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Fighting for the interests of skilled nursing providers

June 8, 2011
by Patricia Sheehan, Editor-in-Chief
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Cynthia Morton pulls no punches when talking about the bum rap long-term care gets in the never-ending battle for healthcare dollars. As executive vice president for the National Association for the Support of Long Term Care (NASL), Morton is a lobbyist on Capitol Hill who has spent much of her career advocating for the skilled nursing industry.

Morton maintains that while the perceptions of long-term care are changing (“When it becomes personal to members of Congress, dealing with their own aging parents, they start to understand…”), the proof is in the funding. In that regard the outlook is pretty dismal for skilled nursing, “where we’re charged with caring for the Greatest Generation,” she says.

Speaking today at a conference in Cleveland for users of eHealth Data Solutions, Morton addressed the uphill fight providers face in the light of heated political rhetoric over entitlements and in grabbing a piece of the budget pie from the powerful physician and hospital lobbying groups. And as the day of reckoning approaches—August 2, when the U.S. debt ceiling is slated to be hit—Morton says to look for increasing pressure on legislators to further cut Medicaid. (Legislators are more likely to take an axe to Medicaid than Medicare as it’s easier for them to pass along the burden to the states to deal with—although the governors will go ballistic.”)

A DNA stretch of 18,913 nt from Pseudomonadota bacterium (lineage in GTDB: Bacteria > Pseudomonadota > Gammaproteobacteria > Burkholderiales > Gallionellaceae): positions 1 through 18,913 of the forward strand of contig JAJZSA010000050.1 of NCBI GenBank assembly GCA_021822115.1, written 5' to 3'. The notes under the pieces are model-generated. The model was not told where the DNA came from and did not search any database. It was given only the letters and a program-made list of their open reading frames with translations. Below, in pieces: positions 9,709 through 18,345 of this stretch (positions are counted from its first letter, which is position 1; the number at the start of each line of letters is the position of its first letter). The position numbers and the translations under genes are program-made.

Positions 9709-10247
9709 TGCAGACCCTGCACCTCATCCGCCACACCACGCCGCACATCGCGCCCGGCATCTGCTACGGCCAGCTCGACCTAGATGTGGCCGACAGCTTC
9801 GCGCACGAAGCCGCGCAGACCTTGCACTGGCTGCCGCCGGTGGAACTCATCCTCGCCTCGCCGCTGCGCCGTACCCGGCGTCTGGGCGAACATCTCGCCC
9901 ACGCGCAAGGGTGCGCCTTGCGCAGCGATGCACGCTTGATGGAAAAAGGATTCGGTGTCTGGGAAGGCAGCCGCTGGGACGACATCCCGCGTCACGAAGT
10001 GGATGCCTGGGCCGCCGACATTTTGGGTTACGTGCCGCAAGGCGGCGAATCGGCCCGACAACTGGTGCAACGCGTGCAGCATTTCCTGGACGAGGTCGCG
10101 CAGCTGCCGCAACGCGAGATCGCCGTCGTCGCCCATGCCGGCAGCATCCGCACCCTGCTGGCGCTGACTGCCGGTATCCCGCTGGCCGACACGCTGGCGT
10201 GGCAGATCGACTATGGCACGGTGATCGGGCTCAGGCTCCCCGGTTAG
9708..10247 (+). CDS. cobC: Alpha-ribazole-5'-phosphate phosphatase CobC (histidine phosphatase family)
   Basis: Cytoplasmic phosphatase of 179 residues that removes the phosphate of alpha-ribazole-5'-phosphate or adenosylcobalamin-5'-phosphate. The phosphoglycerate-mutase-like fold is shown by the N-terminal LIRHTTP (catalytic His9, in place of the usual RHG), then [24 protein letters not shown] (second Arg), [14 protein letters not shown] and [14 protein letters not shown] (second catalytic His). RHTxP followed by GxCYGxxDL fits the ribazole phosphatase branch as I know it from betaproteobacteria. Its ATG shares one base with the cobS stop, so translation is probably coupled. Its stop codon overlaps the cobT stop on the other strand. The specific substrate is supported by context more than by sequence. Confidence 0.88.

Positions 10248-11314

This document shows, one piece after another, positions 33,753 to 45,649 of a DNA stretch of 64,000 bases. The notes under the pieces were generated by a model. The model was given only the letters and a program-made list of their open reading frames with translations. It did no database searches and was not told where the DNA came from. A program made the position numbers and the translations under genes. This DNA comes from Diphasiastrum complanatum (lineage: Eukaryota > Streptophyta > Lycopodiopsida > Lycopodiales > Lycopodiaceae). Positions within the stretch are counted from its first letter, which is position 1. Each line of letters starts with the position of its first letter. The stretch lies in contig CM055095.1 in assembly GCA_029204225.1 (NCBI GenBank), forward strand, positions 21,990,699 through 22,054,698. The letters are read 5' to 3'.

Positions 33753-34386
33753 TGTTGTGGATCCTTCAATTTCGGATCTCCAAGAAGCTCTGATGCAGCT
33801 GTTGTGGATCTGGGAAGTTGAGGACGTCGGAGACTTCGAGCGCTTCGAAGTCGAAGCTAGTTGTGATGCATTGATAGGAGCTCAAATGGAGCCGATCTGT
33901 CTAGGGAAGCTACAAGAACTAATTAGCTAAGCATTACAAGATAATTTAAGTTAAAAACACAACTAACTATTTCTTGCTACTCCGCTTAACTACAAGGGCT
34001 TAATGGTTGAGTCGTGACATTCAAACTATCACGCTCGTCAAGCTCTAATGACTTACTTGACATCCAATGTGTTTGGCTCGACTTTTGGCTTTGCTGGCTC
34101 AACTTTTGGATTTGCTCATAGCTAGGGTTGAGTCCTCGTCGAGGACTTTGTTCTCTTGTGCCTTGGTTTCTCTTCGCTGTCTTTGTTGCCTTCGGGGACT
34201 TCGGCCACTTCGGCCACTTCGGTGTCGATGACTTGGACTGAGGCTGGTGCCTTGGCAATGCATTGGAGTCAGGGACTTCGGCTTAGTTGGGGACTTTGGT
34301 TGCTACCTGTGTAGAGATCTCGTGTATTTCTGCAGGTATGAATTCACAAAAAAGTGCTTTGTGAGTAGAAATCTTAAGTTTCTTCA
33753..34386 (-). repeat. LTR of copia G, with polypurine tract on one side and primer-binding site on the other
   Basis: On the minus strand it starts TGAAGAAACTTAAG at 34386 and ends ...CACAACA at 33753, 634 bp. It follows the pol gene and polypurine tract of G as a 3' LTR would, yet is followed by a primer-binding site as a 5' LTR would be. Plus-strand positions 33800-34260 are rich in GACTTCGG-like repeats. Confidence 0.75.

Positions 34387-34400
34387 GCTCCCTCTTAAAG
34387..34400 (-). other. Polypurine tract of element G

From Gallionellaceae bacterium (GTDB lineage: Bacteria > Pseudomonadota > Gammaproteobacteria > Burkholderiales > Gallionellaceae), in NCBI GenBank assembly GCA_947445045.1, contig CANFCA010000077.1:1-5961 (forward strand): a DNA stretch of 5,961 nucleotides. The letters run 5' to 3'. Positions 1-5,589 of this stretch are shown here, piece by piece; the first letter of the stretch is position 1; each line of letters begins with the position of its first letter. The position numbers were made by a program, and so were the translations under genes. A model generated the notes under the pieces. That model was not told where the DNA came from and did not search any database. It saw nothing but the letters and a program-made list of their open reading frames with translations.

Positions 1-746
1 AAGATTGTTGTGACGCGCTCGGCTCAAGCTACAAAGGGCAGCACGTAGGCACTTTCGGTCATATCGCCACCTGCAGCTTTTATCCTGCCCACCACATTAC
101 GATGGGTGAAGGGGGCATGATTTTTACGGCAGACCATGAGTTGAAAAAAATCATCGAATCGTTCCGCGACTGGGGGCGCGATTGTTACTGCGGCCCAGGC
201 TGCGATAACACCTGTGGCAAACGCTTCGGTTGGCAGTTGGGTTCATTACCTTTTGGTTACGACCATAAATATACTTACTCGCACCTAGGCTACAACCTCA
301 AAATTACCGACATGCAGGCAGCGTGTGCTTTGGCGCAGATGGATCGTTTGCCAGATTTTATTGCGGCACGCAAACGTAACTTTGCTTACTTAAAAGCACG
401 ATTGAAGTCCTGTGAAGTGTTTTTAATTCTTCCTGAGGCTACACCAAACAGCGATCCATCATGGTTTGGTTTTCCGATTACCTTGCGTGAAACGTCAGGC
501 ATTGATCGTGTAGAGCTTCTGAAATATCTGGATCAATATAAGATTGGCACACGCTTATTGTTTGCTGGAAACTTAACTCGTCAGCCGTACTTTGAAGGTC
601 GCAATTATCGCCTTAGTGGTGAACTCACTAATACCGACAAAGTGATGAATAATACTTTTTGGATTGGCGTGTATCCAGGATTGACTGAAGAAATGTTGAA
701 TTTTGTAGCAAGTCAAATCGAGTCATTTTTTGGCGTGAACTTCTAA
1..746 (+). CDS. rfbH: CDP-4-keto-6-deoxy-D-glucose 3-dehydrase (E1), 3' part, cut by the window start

Morton dismisses the influence of Accountable Care Organizations (ACOs) in the era of healthcare reform. “ACOs are turning out to be a nothing burger for nursing homes,” she says. “Payment bundling is going to be our real issue.

“CMS [Centers for Medicare & Medicaid Services] made such a big deal about it but post-acute care gets next to no mention in discussions,” she continues. And, “there’s a cultural divide between hospitals and nursing homes that must be worked out before they will embrace each other in an ACO.”

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Patricia Sheehan

Patricia Sheehan

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Patricia Sheehan wrote for Long-Term Living when she was editor-in-chief. She left that...